Like so many annual festivals, Father’s Day is, I suppose, all about perspective. It certainly has a different resonance now I am a father myself, and with my eldest son getting married soon, there might come a time when it means something else entirely …
A little research suggests that the secular celebration is less than a century old in the US (far after Mother’s Day was established, incidentally), and only common in the UK after the Second World War! That said, Catholics have been commemorating the Virgin Mary’s husband, St Joseph, since before Shakespeare’s day. And of course, we shouldn’t forget the fifth of the Ten Commandments: ‘Honour thy father and mother‘.
Rather than write something mawkish about the way I am turning into my dad, or about my sons, I wanted to think about fathers in the 16th Century …
Act III places us at the game table, jostling Shakespeare for a view of the goings-on in that VERY busy wood …
A Midsummer Night’s Dream, Act III: with apologies to Albert Einstein 
On reflection, it seems odd that as a child experiencing / undergoing / suffering a Catholic education, once a year, on our ‘Saint’s Day’ – St Martin de Porres: 03 November – we were treated to a film in the school hall which was invariably a Ray Harryhausen epic.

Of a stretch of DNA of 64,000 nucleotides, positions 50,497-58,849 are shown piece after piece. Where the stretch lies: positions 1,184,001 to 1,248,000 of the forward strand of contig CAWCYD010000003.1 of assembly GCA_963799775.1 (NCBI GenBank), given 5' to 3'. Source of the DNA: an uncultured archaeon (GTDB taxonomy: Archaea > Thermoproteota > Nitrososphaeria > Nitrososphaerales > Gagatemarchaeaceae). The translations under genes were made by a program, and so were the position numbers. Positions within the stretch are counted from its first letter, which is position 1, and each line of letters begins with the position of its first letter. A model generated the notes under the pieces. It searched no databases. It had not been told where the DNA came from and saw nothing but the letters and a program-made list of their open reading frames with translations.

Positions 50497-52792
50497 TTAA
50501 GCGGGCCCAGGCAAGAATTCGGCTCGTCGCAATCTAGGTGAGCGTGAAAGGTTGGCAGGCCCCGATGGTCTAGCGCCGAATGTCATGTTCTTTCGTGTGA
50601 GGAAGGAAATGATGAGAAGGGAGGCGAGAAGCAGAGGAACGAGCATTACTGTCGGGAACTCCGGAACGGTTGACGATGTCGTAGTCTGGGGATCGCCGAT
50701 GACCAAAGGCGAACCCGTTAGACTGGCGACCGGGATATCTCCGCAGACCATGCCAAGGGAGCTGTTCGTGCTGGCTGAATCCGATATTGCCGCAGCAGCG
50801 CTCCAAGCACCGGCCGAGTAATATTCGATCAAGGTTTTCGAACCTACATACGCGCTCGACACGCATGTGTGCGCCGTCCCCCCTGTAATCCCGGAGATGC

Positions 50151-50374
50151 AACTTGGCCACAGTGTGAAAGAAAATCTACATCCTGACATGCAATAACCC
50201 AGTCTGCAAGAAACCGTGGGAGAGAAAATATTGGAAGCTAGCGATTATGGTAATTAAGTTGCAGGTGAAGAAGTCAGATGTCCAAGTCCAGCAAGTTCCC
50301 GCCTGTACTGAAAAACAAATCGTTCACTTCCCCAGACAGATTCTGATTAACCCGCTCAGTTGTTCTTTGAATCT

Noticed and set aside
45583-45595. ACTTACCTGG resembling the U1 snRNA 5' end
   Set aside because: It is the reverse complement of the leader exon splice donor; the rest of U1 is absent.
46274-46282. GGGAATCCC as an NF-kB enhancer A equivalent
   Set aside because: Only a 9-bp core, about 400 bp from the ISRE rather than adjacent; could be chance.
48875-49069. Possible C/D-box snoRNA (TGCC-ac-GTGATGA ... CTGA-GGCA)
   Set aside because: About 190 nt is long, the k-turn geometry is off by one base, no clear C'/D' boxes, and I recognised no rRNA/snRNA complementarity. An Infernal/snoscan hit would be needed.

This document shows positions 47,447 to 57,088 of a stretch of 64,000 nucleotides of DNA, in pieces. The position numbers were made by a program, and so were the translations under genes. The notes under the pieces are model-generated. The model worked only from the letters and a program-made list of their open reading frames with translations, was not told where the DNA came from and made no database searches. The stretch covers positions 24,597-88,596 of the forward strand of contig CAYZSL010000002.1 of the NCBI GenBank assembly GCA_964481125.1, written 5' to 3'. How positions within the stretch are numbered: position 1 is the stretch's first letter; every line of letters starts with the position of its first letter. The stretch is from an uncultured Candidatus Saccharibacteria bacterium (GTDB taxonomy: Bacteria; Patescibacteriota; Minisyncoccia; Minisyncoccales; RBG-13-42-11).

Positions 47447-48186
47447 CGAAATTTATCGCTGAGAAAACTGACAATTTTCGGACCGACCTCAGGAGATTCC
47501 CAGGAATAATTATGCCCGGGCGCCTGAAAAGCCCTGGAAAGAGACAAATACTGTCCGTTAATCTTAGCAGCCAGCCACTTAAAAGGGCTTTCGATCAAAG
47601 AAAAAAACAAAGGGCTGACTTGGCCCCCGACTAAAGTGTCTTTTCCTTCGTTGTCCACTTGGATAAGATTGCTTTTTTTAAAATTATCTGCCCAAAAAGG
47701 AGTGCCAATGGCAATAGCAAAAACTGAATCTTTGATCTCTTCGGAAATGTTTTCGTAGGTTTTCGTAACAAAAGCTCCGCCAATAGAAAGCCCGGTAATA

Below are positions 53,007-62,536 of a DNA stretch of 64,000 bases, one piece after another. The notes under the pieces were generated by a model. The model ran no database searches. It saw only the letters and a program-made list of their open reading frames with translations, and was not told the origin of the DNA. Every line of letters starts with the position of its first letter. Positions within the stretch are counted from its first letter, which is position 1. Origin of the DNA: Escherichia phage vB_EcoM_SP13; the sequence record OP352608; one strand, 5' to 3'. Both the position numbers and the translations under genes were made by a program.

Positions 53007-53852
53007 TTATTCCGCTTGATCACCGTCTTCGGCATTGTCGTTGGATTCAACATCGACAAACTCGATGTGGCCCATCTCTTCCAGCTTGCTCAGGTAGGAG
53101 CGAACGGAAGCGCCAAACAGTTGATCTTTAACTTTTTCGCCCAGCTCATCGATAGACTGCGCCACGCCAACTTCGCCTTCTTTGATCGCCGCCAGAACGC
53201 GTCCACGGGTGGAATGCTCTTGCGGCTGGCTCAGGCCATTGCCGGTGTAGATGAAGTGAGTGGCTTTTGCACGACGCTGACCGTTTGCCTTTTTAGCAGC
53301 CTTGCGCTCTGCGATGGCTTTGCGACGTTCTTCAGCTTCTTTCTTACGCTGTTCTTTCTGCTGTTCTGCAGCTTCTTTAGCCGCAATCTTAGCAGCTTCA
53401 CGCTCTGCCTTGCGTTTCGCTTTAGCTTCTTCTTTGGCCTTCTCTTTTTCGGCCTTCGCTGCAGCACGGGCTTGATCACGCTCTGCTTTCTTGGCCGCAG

Not that I want to complain. I loved them, and still do.
They fostered an appetite for the ancient world – for Perseus, Theseus, Hercules, Jason … any number of heroes and their associated monsters. And, like the Book of Genesis, they’ve proved to be invaluable in teaching Literature.
Putting Shakespeare in students’ mouths is often as much fun as feeding a baby – the faces they pull!
A Midsummer Night’s Dream: Act I
Shakespeare’s language lives in the mouth, not the ears or eyes. It needs to be tasted, and one of the advantages of living alone is that I can pace up and down my flat’s lengthy corridor reading tricky lines out loud, or just playing with the inflections of favourites:
I wasted time and now doth time waste me.
I WASTED time and NOW doth time waste me.
I wasted TIME and now doth TIME waste ME.
And so on, like the celebrity skit in the BBC’s Shakespeare400 celebration. You get the picture.
If it needs to be tasted, it also needs, I suppose, to be CHEWED. That’s what we often do in the classroom …